7. 7. 7 Types of ProtocolsTypes of Protocols Arbitrated computer protocols have severalArbitrated computer protocols have several disadvantages:disadvantages: The two sides may not be able to find a neutral 3The two sides may not be able to find a neutral 3rdrd party that both sides trust. Suspicious users areparty that both sides trust. Suspicious users are rightfully suspicious of an unknown arbiter in arightfully suspicious of an unknown arbiter in a network.network. Maintaining the availability of an arbiter represents aMaintaining the availability of an arbiter represents a cost to the users or the network, that cost may becost to the users or the network, that cost may be high.high. For these reasons, an arbitrated protocol is avoided if possible!
  8. 8. 8 Types of ProtocolsTypes of Protocols Arbitrated computer protocols have severalArbitrated computer protocols have several disadvantages:disadvantages: Arbitration causes a time delay in communicationArbitration causes a time delay in communication because a third party must receive, act on and thenbecause a third party must receive, act on and then forward every transaction.forward every transaction. If the arbitration service is heavily used, it mayIf the arbitration service is heavily used, it may become a bottleneck in the network as many usersbecome a bottleneck in the network as many users try to access a single arbiter.try to access a single arbiter. Secrecy becomes vulnerable, because the arbiterSecrecy becomes vulnerable, because the arbiter has access to much sensitive information.has access to much sensitive information. For these reasons, an arbitrated protocol is avoided if possible!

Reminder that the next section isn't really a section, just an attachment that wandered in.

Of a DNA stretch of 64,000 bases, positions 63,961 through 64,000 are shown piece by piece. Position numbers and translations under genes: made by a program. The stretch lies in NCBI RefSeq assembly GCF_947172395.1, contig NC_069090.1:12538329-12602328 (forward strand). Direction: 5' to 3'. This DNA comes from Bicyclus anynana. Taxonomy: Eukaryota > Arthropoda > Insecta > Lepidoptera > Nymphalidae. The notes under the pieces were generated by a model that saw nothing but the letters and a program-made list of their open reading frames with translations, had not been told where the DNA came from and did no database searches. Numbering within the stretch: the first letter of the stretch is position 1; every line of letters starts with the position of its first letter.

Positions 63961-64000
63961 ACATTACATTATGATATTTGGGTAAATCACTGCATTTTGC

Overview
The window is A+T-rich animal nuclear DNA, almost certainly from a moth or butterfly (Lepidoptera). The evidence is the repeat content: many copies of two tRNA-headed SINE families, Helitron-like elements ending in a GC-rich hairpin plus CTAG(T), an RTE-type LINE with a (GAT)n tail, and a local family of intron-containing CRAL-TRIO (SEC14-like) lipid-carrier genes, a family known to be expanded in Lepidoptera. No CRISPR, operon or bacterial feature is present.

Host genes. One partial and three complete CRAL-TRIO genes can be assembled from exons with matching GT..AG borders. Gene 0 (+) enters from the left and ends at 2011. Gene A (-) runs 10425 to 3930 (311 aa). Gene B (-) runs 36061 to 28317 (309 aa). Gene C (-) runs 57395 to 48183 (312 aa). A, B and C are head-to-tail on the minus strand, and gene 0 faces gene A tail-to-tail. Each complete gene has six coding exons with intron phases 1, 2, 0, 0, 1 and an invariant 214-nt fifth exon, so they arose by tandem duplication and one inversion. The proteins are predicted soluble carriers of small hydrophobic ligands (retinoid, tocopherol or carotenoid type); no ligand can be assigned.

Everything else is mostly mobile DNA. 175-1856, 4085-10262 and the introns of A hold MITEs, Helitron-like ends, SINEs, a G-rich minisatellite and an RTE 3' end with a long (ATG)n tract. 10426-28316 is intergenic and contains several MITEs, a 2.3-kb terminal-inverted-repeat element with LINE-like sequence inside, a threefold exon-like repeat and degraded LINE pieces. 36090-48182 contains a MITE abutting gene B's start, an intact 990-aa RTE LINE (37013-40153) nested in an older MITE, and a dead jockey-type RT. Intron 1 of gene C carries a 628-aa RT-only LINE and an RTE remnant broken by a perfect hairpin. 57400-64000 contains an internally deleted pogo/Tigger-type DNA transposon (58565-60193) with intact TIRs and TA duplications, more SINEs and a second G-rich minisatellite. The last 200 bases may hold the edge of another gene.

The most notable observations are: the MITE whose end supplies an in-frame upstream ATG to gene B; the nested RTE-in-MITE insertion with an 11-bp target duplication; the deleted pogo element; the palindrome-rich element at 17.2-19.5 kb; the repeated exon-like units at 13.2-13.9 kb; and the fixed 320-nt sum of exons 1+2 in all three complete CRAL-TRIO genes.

9. 9. 9 Types of ProtocolsTypes of Protocols Adjudicated ProtocolsAdjudicated Protocols The idea of adjudicator is similar to arbiter.The idea of adjudicator is similar to arbiter. With an adjudicated protocol enough data isWith an adjudicated protocol enough data is available for a disinterested 3available for a disinterested 3rdrd party to judgeparty to judge fairness based on the evidence.fairness based on the evidence. Not only can 3Not only can 3rdrd party determine whether twoparty determine whether two disputing parties acted fairly that is within thedisputing parties acted fairly that is within the rules of the protocol but the 3rules of the protocol but the 3rdrd party can alsoparty can also determine who cheated.determine who cheated.
  10. 10. 10 Types of ProtocolsTypes of Protocols Adjudicated ProtocolsAdjudicated Protocols Adjudicated protocols involve the services of aAdjudicated protocols involve the services of a 33rdrd party only in a case of a dispute.party only in a case of a dispute. Therefore, they are usually less costly in termsTherefore, they are usually less costly in terms of machine time or access to a trusted 3of machine time or access to a trusted 3rdrd partyparty software judge than arbitrated protocols.software judge than arbitrated protocols. However, adjudicated protocols detect a failureHowever, adjudicated protocols detect a failure to cooperate only after the failure has occurred.to cooperate only after the failure has occurred.